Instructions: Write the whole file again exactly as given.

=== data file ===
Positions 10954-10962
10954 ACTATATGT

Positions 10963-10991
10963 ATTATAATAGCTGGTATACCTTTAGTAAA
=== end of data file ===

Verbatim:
Positions 10954-10962
10954 ACTATATGT

Positions 10963-10991
10963 ATTATAATAGCTGGTATACCTTTAGTAAA